Visit the archipelago of Langkawi northwest of Malaysia, and be one of the lucky few to travel to what is known far and wide as the Jewel of Kedah. The 99 islands that make up Langkawi are home to some of the most picturesque landscapes in the world, and are truly the stuff of myths and legends. The islands are duty-free, too. Unlock the secret of Langkawi on your next holiday by making a stop at any of these clandestine locations.
No time spent in Langkawi is complete without a visit to what is literally the “cave of legends” or Gua Cerita. Located near Tanjung Rhu, the Gua Cerita sits on the water so you will need to charter a boat and have a tour guide in tow to reach the cave. The natural rock outside of the cave is said by the locals to resemble a sleeping princess.
The fable behind this sleeping princess is that, in ancient times, Rome and China agreed to marry their royal families to create a superpower. However, a mythical phoenix thought the power would be too great for the world to handle, so he abducted the Chinese princess and hid her in this cave to stop the marriage, and she perished. During a battle shortly thereafter, the Roman prince fell overboard a boat and died, but his body and spirit floated to this cave, where his spirit wed the spirit of the Chinese princess.
The area around Kuah Jetty offers a superb view of the sea, with waves that wash over natural rock formations. This is one of Langkawi’s secrets that’s not everyone’s cup of tea. Kuah isn’t renowned for its beaches, and there aren’t really any tourist groups that scale the edge of the Kuah Jetty. Look for someone who knows the area and prepare to drive to the edge of an uphill road and walk a bit before you get to the rocks and view of the sea.
With 99 islands, it is little secret that there are stunning beaches for the sunbather and the tourist who likes to swim in the sea. Langkawi Island is one of the most famous beaches in the area, and Pantai Cenang is another tourist trap that still boasts an impressive coastline.
However, if you’re looking for the beaches that have smaller crowds, try Pantai Kok and Datai Bay. Pantai Kok is the “insider’s secret.” There are inviting bistros and docked yachts, but the crowd is smaller than back on the main island. Datai Bay is much more remote and natural. Either one is definitely worth a stop.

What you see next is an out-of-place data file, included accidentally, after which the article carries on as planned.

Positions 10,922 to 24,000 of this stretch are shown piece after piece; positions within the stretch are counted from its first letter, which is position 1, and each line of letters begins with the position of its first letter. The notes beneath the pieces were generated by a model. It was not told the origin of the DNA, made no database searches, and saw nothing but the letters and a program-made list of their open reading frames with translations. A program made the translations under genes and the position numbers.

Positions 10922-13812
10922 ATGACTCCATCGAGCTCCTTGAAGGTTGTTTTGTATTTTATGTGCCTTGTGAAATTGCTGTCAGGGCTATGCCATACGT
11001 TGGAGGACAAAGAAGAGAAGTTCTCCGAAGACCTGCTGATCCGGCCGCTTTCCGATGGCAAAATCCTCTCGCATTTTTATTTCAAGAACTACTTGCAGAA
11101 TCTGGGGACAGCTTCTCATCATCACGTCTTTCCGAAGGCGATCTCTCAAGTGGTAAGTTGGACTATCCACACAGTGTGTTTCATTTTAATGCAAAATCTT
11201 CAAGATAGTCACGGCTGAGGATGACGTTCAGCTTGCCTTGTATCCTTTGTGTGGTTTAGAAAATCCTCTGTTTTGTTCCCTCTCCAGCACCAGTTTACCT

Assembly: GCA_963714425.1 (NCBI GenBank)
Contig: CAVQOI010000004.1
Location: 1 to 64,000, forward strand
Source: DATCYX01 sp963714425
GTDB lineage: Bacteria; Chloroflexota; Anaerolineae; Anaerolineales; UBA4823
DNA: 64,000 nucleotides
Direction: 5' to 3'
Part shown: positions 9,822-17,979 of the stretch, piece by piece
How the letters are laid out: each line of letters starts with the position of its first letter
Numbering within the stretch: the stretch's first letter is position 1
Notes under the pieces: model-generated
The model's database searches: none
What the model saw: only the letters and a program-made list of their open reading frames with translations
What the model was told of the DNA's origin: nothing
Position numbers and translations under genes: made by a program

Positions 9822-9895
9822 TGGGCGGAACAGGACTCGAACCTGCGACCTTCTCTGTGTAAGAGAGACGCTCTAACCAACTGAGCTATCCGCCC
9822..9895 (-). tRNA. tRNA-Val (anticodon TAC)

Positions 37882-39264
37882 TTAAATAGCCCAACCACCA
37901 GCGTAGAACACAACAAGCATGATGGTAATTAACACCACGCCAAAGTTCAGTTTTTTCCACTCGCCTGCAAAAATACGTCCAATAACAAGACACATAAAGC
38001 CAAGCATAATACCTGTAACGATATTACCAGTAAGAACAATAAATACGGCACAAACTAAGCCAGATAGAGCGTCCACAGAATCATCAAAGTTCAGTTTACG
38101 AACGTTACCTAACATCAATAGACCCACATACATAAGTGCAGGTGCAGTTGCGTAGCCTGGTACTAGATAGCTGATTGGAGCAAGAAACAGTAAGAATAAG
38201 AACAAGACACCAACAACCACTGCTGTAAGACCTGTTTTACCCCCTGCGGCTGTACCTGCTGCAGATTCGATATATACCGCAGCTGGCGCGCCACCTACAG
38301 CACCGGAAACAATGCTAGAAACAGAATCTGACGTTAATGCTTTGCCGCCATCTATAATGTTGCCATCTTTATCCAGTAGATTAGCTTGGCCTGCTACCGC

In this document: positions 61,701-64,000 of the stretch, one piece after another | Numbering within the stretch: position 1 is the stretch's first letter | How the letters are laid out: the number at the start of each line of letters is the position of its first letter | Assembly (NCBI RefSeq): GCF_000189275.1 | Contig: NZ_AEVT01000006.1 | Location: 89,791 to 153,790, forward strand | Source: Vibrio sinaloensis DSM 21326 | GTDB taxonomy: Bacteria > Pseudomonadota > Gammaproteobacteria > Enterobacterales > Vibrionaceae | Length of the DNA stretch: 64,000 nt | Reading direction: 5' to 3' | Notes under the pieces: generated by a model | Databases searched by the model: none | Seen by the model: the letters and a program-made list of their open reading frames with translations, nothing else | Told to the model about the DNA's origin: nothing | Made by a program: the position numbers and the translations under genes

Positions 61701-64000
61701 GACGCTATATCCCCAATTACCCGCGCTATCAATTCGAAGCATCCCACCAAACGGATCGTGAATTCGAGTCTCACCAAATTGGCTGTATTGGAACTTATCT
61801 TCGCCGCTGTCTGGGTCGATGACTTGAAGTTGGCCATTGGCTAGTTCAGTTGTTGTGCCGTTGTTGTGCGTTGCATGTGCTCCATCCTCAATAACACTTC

There are few things more clandestine than the seas surrounding Langkawi. If swimming through the waters is something that appeals to you, there are plenty of places on the islands that offer tours. Pulau Payar Abyssal Park is home to some of the most colourful reefs, which are billions of years old, and a variety of tropical schools of fish. Bring along an underwater camera. The rainbow of colours you encounter under the sea here has to be seen to be believed.
In Gunung Mat Cincang, you’ll find the Telaga Tujuh Waterfalls, also known as “the seven wells.” Stunning flora surround seven natural pools said in local legend to be the choice bathing grounds of faeries. The public is allowed to bathe in the pools, or to view them from the top or the bottom. In order to view the pools from the top, you have to climb 300 stone steps—watch out for slippery surfaces—but you won’t have to compete with as many people to see the sights.
Located in Pulau Dayang Bunting is Tasik Dayang Bunting, or “pregnant maiden lake.” As one of the most legendary Langkawi secrets, Tasik Dayang Bunting is said to be the home of a white crocodile that not only brings luck to those who swim in the lake, but even makes barren women able to conceive children once more—at least according to local legend. However, since it is a popular tourist spot, get there early in the day to avoid crowds.